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Hunters killed five wild boar during the 2003 season. Archery hunters took two and firearms hunters killed three. The entire harvest came from the same general area. This represents the fourth year in succession harvests have declined and the lowest since the first boar season began in 1979 when three were killed. The 1979 season was the first weekend in November and only 200 permits were issued.
Biologists do not believe that boar hunting contributed to the population decline. Past seasons have been short and hunter participation restricted by permits. Habitat changes and poor reproduction are likely the primary reasons for the decline. However, season restrictions are the only methods available that might increase populations, and the 2003 boar season was severely restricted for this reason. The single firearms season scheduled October 27 through November 1 was designed to reduce the harvest and provide an increased number of boar the additional time needed to occupy more productive habitats.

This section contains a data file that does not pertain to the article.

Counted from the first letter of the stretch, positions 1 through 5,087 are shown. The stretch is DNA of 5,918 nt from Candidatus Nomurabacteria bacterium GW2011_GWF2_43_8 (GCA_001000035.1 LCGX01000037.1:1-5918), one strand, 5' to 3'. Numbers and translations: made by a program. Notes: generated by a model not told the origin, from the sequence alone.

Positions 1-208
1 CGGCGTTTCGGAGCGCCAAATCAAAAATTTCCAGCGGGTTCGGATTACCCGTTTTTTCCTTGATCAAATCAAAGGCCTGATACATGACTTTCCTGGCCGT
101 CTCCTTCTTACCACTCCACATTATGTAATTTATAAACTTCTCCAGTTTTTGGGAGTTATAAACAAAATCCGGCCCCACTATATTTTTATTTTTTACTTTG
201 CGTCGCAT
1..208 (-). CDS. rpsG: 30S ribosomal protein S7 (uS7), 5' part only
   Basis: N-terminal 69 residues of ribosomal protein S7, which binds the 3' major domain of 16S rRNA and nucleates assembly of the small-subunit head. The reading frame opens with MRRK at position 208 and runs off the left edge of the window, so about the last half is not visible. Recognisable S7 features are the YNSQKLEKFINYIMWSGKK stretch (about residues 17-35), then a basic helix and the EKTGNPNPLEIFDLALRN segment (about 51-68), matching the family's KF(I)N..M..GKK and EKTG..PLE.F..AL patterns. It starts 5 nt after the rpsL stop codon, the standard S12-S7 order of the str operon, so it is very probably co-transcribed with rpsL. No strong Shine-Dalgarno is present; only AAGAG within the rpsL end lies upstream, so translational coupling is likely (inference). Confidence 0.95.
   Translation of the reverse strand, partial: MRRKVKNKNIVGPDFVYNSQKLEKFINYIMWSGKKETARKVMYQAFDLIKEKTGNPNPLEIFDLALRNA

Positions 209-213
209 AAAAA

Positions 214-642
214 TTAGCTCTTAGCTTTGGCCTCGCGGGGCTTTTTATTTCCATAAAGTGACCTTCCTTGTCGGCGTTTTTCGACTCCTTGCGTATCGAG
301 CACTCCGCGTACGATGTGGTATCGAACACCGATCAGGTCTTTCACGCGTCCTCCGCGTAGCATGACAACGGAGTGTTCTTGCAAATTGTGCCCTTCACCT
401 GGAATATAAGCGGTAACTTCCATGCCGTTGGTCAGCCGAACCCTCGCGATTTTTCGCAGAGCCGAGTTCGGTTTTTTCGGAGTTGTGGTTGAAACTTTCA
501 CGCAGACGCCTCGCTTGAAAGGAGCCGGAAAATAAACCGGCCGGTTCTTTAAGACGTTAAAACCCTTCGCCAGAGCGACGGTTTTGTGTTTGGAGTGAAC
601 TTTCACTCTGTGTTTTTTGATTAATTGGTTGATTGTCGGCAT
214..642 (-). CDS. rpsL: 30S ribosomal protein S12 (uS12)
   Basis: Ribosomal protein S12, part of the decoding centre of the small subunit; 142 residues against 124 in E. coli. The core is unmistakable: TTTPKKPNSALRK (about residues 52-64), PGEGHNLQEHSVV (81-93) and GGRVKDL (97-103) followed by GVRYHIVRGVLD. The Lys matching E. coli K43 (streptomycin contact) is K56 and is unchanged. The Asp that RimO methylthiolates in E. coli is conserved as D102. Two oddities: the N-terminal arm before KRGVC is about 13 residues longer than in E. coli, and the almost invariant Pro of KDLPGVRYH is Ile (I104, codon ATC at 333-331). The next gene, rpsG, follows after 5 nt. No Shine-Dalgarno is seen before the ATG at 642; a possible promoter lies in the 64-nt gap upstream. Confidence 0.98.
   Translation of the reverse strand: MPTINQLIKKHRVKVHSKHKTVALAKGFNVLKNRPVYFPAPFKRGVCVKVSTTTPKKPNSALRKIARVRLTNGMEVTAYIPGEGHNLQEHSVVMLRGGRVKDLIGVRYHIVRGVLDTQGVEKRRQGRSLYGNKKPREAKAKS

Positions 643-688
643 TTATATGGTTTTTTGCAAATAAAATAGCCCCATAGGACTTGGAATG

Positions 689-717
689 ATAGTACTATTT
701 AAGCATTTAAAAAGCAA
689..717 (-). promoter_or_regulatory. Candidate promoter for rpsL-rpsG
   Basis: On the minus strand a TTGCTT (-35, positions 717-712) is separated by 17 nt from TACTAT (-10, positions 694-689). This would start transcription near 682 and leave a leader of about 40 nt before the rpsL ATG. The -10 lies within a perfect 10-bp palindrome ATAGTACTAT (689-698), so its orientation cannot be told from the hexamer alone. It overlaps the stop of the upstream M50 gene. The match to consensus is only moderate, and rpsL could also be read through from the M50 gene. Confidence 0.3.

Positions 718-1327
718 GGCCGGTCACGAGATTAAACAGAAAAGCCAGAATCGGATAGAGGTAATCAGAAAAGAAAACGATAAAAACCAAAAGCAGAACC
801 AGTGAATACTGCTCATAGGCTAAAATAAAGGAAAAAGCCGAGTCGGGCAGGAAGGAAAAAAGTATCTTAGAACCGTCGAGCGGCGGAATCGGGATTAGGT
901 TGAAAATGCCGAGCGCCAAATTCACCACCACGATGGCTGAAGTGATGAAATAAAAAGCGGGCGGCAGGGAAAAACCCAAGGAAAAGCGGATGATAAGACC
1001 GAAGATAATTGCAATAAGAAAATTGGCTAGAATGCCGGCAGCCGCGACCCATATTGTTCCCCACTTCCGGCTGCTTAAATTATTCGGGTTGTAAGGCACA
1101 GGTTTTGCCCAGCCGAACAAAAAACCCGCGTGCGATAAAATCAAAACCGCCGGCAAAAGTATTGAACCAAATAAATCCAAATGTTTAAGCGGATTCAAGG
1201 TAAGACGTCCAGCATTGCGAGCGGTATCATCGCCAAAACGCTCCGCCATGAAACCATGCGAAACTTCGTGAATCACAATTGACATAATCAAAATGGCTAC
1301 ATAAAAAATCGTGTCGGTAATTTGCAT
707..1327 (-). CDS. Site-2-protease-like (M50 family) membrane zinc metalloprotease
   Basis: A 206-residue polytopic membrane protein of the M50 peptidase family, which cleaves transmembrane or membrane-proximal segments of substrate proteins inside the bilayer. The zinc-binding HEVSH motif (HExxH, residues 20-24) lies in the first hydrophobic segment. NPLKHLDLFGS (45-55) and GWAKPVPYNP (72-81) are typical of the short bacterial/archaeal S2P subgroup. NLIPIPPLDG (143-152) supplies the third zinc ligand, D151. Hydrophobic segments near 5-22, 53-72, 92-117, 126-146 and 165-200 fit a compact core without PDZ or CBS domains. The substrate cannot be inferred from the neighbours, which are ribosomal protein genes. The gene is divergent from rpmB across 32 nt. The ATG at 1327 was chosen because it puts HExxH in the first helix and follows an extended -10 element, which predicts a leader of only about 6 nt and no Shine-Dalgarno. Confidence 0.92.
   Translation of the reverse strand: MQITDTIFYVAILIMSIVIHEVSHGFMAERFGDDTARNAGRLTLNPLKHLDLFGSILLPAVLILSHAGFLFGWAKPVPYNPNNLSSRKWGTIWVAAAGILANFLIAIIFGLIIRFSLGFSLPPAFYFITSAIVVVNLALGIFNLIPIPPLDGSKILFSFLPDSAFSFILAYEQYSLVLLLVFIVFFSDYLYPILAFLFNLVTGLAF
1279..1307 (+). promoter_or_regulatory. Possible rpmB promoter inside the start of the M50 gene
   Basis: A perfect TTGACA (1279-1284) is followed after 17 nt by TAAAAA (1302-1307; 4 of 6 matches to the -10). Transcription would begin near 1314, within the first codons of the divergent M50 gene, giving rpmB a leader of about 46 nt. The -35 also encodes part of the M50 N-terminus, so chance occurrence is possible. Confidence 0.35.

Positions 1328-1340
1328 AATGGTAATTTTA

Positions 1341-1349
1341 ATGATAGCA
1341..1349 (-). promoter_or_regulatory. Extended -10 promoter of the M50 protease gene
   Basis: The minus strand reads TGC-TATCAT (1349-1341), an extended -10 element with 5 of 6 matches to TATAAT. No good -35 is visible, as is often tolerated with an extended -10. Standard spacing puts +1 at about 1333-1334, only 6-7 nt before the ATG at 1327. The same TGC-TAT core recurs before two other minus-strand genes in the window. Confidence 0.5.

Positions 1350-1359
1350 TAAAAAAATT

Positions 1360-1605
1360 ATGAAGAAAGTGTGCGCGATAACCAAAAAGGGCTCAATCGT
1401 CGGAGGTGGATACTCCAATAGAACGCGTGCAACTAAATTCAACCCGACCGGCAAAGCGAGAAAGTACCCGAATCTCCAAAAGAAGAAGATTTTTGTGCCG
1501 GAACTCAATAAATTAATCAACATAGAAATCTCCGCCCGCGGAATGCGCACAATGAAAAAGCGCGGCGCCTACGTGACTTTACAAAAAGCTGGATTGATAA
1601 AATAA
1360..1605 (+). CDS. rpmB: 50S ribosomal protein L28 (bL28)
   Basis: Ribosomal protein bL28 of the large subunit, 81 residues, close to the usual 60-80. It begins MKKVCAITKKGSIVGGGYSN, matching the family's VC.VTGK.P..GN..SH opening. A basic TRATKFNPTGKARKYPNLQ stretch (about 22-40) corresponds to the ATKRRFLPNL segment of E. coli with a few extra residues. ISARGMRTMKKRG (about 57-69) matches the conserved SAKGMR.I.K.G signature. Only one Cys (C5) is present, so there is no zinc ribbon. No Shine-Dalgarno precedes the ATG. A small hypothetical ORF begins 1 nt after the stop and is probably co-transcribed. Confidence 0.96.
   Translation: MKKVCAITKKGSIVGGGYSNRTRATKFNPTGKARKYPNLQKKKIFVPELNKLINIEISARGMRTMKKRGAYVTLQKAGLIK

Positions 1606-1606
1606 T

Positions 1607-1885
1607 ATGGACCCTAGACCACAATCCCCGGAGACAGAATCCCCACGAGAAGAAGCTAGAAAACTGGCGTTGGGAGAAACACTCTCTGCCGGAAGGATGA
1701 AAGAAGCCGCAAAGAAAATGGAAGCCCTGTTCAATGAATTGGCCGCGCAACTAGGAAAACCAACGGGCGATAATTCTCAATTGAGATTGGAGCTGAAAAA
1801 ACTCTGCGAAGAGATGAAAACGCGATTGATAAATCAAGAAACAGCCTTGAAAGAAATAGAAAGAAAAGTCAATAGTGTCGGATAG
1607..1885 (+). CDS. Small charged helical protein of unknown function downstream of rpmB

Traditionally, hunters have been less successful during the early gun season. Weather conditions are usually warm and dry and leaf fall makes boar and boar sign more difficult to find. It is hoped the season restrictions contributed to the dismal harvest and that it was not just a result of a decimated wild boar population.
Wildlife Resources biologists are conducting an extensive survey in February 2004 to confirm the presence or absence of wild boar in their once 200 square mile range. This survey will dictate future actions necessary to maintain the wild boar resource. The survey results are expected in early March 2004.
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